Walking any medicine gives me something to be in deep conversation with for a long time. I heard a woman say, "I know fire. I've tended fires." In response I would say, "I'm learning fire. Each fire I tend the rest of my life will have something different to teach me. If I watch closely and tend the fire as if it's my best friend the fire will show me its many different faces, will teach me how to be in relationship with its unique personality in this moment." And from that careful attention I will be blessed with lessons and stories I can apply to my life, the way I live it each and every day.


You can know deep inside you have a medicine to walk. A friend who really sees you can call you out and encourage you to further explore a gift they see you have or Spirit can call you into a medicine in the most unlikely way.


When I was in the midst of a three day vision quest I was told by Spirit that flute was my medicine. The only thing I could do on the mountain that day was laugh. I'm not musical at all. The voice that told me about my medicine was very specific: go buy a Native American flute within three days, don't use any sheet music or get a teacher to help you learn to play it, sit in nature and find your way, don't let anyone else blow through that flute, don't drum or rattle or play any other instrument than that flute for six months.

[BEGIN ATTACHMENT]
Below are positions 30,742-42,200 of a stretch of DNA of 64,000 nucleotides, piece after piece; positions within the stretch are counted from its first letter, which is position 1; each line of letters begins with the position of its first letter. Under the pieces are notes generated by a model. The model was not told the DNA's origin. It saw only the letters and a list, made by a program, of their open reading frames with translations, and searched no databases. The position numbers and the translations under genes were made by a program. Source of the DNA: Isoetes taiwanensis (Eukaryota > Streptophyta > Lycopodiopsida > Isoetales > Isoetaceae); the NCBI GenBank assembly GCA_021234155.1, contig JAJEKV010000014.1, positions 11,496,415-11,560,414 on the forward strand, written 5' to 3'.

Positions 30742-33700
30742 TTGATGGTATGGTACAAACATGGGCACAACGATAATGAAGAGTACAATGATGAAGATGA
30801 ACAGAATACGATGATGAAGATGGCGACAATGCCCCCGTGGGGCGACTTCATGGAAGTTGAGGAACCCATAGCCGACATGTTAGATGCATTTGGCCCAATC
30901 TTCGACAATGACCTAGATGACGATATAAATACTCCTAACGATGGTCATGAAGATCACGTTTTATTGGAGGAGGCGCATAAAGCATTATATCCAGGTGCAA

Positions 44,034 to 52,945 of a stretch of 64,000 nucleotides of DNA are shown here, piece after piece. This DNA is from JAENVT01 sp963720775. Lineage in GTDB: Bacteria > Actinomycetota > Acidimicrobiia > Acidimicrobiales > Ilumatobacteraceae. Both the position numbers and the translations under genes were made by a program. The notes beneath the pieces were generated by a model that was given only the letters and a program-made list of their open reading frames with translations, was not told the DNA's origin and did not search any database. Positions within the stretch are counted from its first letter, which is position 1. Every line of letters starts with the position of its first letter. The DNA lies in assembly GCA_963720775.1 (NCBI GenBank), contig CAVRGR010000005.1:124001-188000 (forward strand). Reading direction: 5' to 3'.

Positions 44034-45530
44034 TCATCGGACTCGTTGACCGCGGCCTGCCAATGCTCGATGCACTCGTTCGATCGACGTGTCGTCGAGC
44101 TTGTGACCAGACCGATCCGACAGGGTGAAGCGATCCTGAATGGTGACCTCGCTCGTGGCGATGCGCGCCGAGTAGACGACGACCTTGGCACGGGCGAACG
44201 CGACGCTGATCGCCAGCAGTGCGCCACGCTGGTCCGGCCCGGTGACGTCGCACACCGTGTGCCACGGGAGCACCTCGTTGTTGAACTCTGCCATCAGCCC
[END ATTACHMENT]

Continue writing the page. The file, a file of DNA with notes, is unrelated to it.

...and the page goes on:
Truthfully, I was afraid about how specific and unswerving that voice was so I followed those directions. It wasn't an easy path. When I first played the flute the only thing it would do was squawk. There were so many days I just wanted to look on the internet to find music to play so it would sound like something, but instead I listened to the voice. After playing the flute for just a few weeks I was told to take it to herb school with me and play in the garden. My response was, "No way. There will be at least twenty other people there and they will hear me."


What I've learned from taking the flute into the garden to play for the plants is that the humble sound I made actually touched the people who heard and the whole earth around me was blessed. The flute has taught me how to live my life as a hollow reed with Spirit blowing through me. I've whistled in fires with the flute, the way you'd call a friendly dog to your side. I've learned that the air blowing through my flute can actually draw wind out of a stone still sky. I have musical conversations with bees, the sky and grasses which just helps me pay attention deeply to life around me. I carry my flute as often as others carry their cell phones.


Walking my medicine is magic. It blesses me while it teaches me to be awake. Carefully laying a fire, lighting it attentively, tending it intuitively, feeding it with chocolate and copal, watching until the very last of its light dies to black and ash is medicine that heals those around me. I don't have to tell anyone that's my medicine. Tending the fire with all my attention and love speaks all the words that need to be said. What is your medicine? Are you willing to pick it up and see where it leads you this next month, next year, next four years? In exploring your medicine you already share its healing with others. Who are you? Physician of.....





















What initiates us also strips us down to the inner essentials and releases qualities and powers that were hidden within.

Michael Meade